Concerns remain with ‘disjointed, piecemeal’ court merger bills
In the wake of the release of recommendations about the proposed merger of the Federal Circuit and Family Courts from the Senate Legal and Constitutional Affairs Legislation Committee, significant concerns remain regarding whether the merged court will achieve the government’s stated objectives.
The committee report, which was tabled last week, recommended that additional resources for registrars be allocated, that the existing appellate jurisdiction of the Family Court be retained rather than creating a new, merged one, that judicial qualifications be more stringent and that suitable appointees be sourced immediately, and – ultimately – that the bills proposing the merged court be passed by Parliament.
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Australian Bar Association president Jennifer Batarouney QC commended the committee “for appreciating the critically important and specialist work” undertaken by members of the judiciary and family law practitioners but went on to note that the ABA is still skeptical that the proposed merger of the Federal Circuit Court and the Family Court will achieve what the government intends it to.
Centre Alliance Senator Rex Patrick, who acted as a participating member of the committee for this inquiry, said while the government has addressed most of the legal profession’s concerns, there remained “outstanding issues”.
“These issues need to be resolved before Centre Alliance can support the bill. We are discussing these issues with the Attorney-General,” he said.
Those issues appear significant from the Senator’s perspective, as he also noted that: “I have never observed or sat on an inquiry where there has been such an overwhelming view amongst the majority of submitters and witnesses that the proposed legislation will not achieve the legislation’s stated objectives.”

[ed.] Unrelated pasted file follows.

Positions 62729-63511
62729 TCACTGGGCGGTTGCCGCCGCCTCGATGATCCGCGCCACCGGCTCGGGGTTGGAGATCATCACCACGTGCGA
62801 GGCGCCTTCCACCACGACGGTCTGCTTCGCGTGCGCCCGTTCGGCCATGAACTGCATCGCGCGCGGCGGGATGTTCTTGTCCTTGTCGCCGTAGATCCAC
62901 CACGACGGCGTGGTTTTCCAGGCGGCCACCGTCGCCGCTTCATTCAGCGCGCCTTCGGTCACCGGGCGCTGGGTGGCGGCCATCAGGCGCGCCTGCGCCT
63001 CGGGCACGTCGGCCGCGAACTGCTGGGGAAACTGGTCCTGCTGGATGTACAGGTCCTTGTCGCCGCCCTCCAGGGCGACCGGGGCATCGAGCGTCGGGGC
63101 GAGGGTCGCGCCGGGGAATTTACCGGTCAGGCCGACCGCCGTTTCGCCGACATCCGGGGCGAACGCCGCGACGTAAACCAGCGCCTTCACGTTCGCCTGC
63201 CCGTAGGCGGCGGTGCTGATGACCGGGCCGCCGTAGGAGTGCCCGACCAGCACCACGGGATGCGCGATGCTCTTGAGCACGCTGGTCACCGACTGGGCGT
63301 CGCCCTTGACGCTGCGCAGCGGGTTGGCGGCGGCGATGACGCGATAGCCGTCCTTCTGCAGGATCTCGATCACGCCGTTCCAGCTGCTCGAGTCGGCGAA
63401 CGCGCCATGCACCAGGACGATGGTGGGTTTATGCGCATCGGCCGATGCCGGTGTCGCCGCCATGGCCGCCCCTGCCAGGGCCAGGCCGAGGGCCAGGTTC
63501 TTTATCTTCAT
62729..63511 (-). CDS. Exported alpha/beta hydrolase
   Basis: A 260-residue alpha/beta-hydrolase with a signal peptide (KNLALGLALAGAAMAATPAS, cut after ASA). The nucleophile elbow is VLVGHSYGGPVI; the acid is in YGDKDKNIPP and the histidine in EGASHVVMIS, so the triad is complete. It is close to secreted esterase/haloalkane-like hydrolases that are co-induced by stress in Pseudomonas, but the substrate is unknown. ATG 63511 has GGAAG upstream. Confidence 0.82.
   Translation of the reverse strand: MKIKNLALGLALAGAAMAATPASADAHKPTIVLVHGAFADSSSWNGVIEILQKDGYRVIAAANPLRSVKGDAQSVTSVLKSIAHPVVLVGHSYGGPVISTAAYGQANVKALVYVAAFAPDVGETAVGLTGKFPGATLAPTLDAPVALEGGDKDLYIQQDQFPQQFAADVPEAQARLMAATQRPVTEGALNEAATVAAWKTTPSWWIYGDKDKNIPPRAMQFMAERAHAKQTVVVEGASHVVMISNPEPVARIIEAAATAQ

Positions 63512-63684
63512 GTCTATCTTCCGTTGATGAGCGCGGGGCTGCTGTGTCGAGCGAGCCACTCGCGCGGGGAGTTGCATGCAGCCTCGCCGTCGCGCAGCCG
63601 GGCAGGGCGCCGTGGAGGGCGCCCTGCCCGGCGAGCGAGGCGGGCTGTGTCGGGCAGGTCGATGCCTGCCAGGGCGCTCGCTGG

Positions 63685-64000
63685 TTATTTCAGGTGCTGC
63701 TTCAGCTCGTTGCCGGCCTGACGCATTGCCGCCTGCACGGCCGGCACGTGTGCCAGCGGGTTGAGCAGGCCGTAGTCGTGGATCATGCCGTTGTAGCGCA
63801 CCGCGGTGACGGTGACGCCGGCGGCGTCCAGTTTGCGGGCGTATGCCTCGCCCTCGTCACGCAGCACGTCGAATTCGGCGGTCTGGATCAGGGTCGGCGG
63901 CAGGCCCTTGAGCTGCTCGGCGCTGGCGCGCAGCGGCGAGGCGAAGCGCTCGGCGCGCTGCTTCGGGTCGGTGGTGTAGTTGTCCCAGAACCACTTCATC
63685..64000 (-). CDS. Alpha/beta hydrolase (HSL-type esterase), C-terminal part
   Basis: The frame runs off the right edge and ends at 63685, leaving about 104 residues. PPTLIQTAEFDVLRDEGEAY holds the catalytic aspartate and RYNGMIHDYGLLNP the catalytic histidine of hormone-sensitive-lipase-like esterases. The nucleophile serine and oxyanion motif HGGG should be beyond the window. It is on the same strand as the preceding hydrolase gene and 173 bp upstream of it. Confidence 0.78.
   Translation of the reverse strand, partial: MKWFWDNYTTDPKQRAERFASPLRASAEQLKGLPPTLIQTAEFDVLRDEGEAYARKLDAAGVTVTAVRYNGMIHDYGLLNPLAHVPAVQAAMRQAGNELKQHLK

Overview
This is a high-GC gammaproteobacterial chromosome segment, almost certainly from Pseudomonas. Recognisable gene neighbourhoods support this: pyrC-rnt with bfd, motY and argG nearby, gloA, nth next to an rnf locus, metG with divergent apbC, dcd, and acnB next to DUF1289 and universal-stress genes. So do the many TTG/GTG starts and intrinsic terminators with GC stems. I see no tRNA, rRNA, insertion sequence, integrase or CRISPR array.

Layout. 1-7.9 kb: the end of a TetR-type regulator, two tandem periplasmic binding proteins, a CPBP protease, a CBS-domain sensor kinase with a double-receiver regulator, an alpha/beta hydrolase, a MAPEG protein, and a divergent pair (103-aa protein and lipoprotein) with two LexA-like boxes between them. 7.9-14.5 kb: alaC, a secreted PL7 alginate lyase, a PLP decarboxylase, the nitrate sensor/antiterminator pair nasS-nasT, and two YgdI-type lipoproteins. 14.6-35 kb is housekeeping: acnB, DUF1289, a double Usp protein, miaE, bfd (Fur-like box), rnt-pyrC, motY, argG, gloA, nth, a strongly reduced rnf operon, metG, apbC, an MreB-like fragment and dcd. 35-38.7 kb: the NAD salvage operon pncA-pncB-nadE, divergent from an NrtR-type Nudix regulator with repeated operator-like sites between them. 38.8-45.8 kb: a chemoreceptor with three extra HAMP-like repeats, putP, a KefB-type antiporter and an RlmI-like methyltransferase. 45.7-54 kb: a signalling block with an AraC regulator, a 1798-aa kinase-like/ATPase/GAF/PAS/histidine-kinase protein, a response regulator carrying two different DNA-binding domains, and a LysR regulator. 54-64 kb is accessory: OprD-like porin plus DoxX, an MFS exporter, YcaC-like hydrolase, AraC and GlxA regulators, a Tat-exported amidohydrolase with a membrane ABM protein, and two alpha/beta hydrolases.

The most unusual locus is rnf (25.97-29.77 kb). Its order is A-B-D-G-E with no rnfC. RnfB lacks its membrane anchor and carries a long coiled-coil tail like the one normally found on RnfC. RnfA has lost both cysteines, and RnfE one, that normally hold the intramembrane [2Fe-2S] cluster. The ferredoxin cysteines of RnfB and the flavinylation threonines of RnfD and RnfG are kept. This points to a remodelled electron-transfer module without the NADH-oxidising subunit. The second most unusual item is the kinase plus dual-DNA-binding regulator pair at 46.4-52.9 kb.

While acknowledging the recommendations of the committee, Ms Batrouney said that the ABA remains concerned that the bills will result in a “re-badging” of the current courts with the appearance of amalgamation, that experienced judicial officers will be lost, that actual efficiencies are hard to identify, and that the public consultation process has been “inadequate”.
Further, the bar has concerns that the bills are “based on the chronically flawed [PriceWaterhouseCoopers] report, which makes unjustified assumptions and misunderstands the nature of the work of the two courts”, that increased funding and resources is lacking in the bills, and that the legislation will be pushed through prior to crucial recommendations from the Australian Law Reform Commission.
“Ultimately, it remains the ABA’s position that the most prudent way forward for the government would be to put the bills on-hold and await the upcoming ALRC report into family law and then consider reforms in a holistic manner, rather than the current disjointed, piecemeal approach,” Ms Batrouney concluded.
“Our families deserve better than that.”